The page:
The European Referendum, and Why We Should Stay

In not very long at all, a referendum is coming up. It’s a biggie: the question at hand is going to be (whatever the exact wording on the form) whether the UK should remain as part of the EU.
Up front: I believe, very strongly, that we should stay in. I make no bones about it, even though on face value it does put me on the same side of a question as David Cameron – and I assure you that’s not a comfortable place for me to be.
There are lots of good, sound arguments to be made as to why we should remain in. Good economic reasons, for example.  The largely Eurosceptic media tells us that EU membership costs the British people far more than we get out of it. In fact, if we take a broad view, the opposite is the case. Between grants, business and trade revenue, and the competition of the European trading market, every £100 of UK money we send to the EU brings almost ten times that back to Britain. Fully half our exports go to Europe. Goods prices are lower not only thanks to competition inside the EU but through the combined bargaining power of Europe as a trading bloc. And membership does not – contrary to some media claims – prevent the UK from negotiating additional treaties and deals as a single entity. We have, in effect, the best of both worlds as an EU member state.
The single currency is a point of contention for many people. It has advantages and disadvantages, and under normal conditions, use of the euro would help to stabilise states’ economies across the EU. If a Eurozone state had problems, their economy would be supported to some extent by the weight of the EU market as a whole. The stable states can collectively support one or two struggling without noticeable impact on their own citizens.
That’s under normal conditions. We haven’t had normal conditions recently. In a global recession we’ve seen that independence from the euro can be an advantage: we were lucky enough to hold sterling relatively (if not objectively) stable while the euro wobbled severely, and Eurosceptics argue that this validates their position: if we’d been in the euro, we’d have suffered all the more.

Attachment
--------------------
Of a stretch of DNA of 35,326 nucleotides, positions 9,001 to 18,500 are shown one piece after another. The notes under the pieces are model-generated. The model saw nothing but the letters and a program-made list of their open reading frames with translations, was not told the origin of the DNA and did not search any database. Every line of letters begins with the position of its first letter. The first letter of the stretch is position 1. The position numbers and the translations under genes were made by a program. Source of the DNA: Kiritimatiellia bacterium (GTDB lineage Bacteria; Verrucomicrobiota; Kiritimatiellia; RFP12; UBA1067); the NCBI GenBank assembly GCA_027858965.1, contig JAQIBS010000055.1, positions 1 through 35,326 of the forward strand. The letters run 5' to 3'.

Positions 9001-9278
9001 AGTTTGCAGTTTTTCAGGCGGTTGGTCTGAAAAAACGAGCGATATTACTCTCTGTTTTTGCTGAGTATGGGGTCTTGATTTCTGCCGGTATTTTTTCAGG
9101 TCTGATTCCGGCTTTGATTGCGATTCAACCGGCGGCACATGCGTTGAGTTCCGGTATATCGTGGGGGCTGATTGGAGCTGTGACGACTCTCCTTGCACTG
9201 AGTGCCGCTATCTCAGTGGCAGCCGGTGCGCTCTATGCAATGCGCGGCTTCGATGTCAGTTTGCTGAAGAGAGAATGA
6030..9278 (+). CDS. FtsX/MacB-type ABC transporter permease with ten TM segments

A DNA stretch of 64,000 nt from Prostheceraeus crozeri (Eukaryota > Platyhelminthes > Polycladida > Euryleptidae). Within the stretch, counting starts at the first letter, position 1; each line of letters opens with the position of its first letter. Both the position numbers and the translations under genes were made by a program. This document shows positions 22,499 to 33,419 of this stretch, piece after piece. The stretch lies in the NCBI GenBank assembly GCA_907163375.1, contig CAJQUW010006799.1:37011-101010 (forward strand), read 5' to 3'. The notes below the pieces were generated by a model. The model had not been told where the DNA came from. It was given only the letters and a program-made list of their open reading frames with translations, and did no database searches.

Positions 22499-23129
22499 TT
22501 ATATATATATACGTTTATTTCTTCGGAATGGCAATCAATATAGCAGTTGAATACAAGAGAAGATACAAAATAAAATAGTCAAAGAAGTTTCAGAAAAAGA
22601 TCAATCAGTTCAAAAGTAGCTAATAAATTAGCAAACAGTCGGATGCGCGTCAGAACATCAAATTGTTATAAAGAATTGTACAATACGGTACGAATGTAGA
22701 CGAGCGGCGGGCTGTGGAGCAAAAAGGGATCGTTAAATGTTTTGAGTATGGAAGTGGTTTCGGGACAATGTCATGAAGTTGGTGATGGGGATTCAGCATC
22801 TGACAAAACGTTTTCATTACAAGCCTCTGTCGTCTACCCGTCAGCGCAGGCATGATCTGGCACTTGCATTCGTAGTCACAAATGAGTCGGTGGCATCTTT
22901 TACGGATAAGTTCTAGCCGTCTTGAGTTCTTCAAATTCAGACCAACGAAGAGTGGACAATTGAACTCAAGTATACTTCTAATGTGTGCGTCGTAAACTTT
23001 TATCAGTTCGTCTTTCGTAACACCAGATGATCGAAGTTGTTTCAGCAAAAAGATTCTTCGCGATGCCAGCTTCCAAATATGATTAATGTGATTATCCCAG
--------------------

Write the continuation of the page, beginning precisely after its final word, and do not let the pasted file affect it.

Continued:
This may well be true. If we’d been in, we might have had an even harder time. But we weren’t in – and that’s why this argument doesn’t hold water. We are independent of the Eurozone already, and our EU membership doesn’t depend on us joining it. We can retain sterling – and therefore independent control of our currency – for as long as we want, even if we remain in the EU. And if it became economically advantageous to join the euro in the future, we could still do that.
Again, by retaining our membership, we get the best of both worlds.

Besides the economy, you might also be concerned about our sovereignty. After all, the media regularly tell us how Brussels is overriding British laws and taking away our democratic power. But this simply isn’t the case. We have representatives in the European Parliament, and we – as the UK – have as much influence and authority within that body as any other nation. (Informally, we have considerably more than we strictly should: we’ve been an active and constructive participant in the EU since its inception, and that’s earned us a disproportionately loud voice.)

Some of those who argue for leaving the EU believe that by doing so we can reestablish the UK as a serious world power, and that being free of obligations to Europe will regain us the global respect we used to enjoy. The truth is that leaving the EU will have the opposite effect. To make the best choice for Britain’s future we have to deal with the facts as they are. We have to face the fact that we simply are not the power we were: arguably we haven’t been since the rise of the United States after the Second World War. We have had our turn at empire, and we must accept that. But we are still a power. We are still diplomatically and economically influential, despite our small size and diminished reach. As a senior partner in the European bloc we retain a significant weight on the world stage. If we leave, we will not become more influential, but less. We will become isolated and ultimately sidelined. Trade will pass us by. We will become less relevant, diplomatically and economically, and we will essentially fade away. I don’t mean the country will collapse because of it, but we will become increasingly overlooked by other states, in and out of Europe.
Staying on the subject of sovereignty, although the Eurosceptic media like to portray EU rules as dominating our domestic laws, in fact it’s our own government, and it alone, that determines what British law says and how it’s enforced. Member states are still sovereign over their own territories. When the EU issues a new ruling, member states are obliged to pay heed to it, and take it into account when drafting their own laws – but they still draft their own laws. Even as an EU member, Britain has sole sovereignty over British laws.
This, for example, is why we have that favourite target of media sneering, the Human Rights Act. That Act is not a European law: it’s a British one, constructed by British lawmakers on the foundation of the European Convention on Human Rights – a treaty ratified back in 1950 by 47 nations. The creation of the UK Human Rights Act actually gave Britain greater powers to handle human rights issues in our own courts than we previously had: prior to that, ECHR issues had to be dealt with in Strasbourg, as they will again if we scrap the HRA.